3. ^ "Oberlandesgericht Stuttgart (5. Strafsenat) eröffnet Hauptverfahren gegen zwei mutmaßliche Führungsfunktionäre der "Forces Démocratiques de Libération du Rwanda" (FDLR )". Oberlandesgericht Stuttgart (in German). 4 March 2011. Archived from the original on 23 August 2011. Retrieved 5 May 2011.
  4. ^ "Germany finds Rwandan rebel leaders guilty of war crimes"Deutsche Welle, 28 September 2015.
  5. ^ "Conviction of FDLR leaders by German Court". Armed Groups and International Law. 28 September 2015. Retrieved 1 October 2015.
  6. ^ Joseph Nasr (March 16, 2021), "Germany detains former Gambian elite guard suspected of war crimes", Reuters.
  7. ^ "Gambia: alleged ex-member of 'Junglers' killing squad arrested in Germany", Radio France International, March 16, 2021.
  8. ^ "Ten Belarusians file criminal case against Lukashenko in Germany"Reuters, May 5, 2021.
  9. ^ Hannes Heine (May 5, 2021), "Folteropfer klagen Präsidenten von Belarus in Deutschland an"Der Tagesspiegel.
  10. ^ "Germany indicts Iraqi man over death of Yazidi slave girl", Associated Press, 21 February 2020.
  11. ^ "Higher Regional Court Frankfurt/Main: beginning of the main trial against Taha Al-J." Higher Regional Court Frankfurt/Main, press release of 24 April 2020.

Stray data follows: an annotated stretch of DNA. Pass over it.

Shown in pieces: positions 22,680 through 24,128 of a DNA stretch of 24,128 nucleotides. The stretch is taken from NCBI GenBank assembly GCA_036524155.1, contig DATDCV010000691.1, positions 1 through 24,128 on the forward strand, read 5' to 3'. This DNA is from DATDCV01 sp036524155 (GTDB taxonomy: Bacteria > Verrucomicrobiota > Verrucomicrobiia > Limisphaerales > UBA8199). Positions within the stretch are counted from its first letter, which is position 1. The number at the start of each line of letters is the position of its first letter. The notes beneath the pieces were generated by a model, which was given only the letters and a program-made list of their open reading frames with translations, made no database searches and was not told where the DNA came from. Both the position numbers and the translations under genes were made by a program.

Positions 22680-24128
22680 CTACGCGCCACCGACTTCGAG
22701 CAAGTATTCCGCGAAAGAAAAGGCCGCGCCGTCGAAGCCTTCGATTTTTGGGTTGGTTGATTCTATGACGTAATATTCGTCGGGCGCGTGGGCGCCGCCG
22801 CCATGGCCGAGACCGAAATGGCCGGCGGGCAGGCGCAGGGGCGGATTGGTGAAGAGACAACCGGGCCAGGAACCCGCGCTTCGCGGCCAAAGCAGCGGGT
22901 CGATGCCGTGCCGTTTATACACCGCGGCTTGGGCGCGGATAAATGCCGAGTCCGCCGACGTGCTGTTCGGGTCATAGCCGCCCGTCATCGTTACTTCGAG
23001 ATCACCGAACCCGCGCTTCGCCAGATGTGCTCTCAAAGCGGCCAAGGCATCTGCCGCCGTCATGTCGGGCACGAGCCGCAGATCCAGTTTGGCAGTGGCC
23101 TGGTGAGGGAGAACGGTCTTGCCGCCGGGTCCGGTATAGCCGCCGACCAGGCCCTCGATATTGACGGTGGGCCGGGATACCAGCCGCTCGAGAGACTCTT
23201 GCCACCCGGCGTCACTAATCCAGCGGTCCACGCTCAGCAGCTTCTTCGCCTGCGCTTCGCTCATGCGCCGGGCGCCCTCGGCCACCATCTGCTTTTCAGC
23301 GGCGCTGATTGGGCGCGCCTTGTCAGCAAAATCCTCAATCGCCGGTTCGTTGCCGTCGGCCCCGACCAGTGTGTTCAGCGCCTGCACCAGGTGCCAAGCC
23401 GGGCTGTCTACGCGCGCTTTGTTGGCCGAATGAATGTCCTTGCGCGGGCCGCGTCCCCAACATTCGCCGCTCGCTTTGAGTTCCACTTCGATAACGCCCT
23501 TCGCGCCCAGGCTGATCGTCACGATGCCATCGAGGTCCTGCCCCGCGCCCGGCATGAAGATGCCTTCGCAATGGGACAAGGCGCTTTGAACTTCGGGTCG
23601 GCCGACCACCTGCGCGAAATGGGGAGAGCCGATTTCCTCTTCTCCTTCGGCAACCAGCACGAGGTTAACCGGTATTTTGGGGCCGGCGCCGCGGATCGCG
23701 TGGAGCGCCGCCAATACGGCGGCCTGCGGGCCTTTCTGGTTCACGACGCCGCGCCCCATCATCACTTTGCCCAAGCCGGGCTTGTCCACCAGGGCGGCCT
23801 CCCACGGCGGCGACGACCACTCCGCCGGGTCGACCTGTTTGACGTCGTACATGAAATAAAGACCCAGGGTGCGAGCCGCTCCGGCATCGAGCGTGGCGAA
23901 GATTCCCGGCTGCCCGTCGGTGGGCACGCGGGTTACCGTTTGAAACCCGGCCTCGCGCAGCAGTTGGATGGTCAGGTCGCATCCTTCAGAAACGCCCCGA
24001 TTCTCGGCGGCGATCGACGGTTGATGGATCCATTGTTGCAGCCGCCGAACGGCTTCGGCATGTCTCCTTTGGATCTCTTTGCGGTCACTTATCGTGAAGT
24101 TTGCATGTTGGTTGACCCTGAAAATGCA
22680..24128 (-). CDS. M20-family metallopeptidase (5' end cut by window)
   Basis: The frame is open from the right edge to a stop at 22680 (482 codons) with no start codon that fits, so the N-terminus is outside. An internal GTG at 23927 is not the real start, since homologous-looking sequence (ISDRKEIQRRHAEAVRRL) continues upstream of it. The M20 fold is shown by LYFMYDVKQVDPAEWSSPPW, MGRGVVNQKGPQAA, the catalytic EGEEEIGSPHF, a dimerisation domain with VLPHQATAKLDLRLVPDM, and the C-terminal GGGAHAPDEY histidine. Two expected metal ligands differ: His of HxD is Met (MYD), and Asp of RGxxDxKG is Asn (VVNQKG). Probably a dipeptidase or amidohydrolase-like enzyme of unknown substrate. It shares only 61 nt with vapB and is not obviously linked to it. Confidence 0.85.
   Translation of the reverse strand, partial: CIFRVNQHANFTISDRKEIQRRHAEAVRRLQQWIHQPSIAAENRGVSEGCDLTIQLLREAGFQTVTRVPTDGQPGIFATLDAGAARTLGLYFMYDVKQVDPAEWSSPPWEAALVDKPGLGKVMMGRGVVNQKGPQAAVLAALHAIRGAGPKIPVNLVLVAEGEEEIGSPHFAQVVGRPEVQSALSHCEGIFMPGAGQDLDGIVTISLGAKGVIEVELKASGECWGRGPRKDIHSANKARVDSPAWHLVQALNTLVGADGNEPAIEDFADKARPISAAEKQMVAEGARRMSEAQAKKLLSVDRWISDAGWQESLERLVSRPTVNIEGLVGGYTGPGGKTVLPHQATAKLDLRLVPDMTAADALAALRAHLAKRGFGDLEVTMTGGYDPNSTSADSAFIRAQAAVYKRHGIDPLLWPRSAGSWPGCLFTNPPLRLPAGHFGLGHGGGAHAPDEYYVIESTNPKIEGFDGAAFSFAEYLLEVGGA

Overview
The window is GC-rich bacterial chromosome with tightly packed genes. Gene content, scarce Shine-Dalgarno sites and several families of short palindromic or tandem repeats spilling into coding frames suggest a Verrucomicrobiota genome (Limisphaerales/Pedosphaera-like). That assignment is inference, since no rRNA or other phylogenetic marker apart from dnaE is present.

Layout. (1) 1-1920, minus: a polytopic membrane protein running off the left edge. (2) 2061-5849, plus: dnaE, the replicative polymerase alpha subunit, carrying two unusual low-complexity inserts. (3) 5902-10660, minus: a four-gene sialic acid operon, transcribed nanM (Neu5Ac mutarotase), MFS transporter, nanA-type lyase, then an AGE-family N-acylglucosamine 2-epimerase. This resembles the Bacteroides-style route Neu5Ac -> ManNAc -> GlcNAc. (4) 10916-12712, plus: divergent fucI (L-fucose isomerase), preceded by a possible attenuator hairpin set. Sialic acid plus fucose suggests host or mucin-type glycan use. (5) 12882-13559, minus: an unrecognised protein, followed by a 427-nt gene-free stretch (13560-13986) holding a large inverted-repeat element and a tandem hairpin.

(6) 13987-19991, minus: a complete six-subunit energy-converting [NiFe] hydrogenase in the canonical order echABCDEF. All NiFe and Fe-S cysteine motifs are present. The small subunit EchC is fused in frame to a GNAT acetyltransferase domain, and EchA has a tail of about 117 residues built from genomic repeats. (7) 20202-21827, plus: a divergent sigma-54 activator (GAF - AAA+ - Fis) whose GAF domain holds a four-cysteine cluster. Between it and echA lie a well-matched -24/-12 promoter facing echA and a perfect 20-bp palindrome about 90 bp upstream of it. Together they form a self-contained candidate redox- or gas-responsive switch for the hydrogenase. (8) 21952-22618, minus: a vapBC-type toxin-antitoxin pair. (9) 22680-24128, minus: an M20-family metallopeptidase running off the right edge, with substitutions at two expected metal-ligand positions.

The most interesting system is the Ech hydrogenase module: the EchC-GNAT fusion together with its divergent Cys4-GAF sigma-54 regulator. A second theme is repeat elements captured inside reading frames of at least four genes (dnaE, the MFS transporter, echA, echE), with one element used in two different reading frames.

12. ^ Joseph Nasr (30 November 2021), "Germany jails Islamic State member for life over role in Yazidi genocide", Reuters.
  13. ^ Justin Huggler (22 January 2016), "Suspected Syrian jihadist arrested in Germany for 'war crime'", The Daily Telegraph.
  14. ^ Joseph Nasr (20 September 2017), "German court finds Syrian guilty over U.N. peacekeeper abduction", Reuters.
  15. ^ Oltermann, Philip Wed 22 Apr 2020 15.21 BST; Graham-Harrison, Emma (22 April 2020). "Two Syrian defectors to go on trial in Germany for war crimes". The Guardian. Archived from the original on 12 December 2020. Retrieved 12 December 2020.
  16. ^ Morris, Loveday (23 April 2020). "German court case is first to try Syrian regime for war crimes". The Washington Post. Archived from the original on 12 December 2020. Retrieved 12 December 2020.
  17. ^ Petra Wischgoll (23 April 2020), "German court opens first Syria torture trial", Reuters.
  18. ^ Graham-Harrison, Emma (12 December 2020). "'My goal is justice for all Syrians': one man's journey from jail to witness for the prosecution". The Guardian. Archived from the original on 12 December 2020. Retrieved 12 December 2020.
  19. ^ Loveday Morris and Sarah Dadouch (24 February 2021), "German court convicts Syrian ex-intelligence officer in historic torture trial"Washington Post.
  20. ^ Alkousaa, Riham; Uhlig, Patricia (19 January 2022). "Syrian doctor on trial in Germany over torture in military hospitals". Thomson Reuters. Archived from the original on 20 January 2022. Retrieved 23 January 2022.

External links[edit]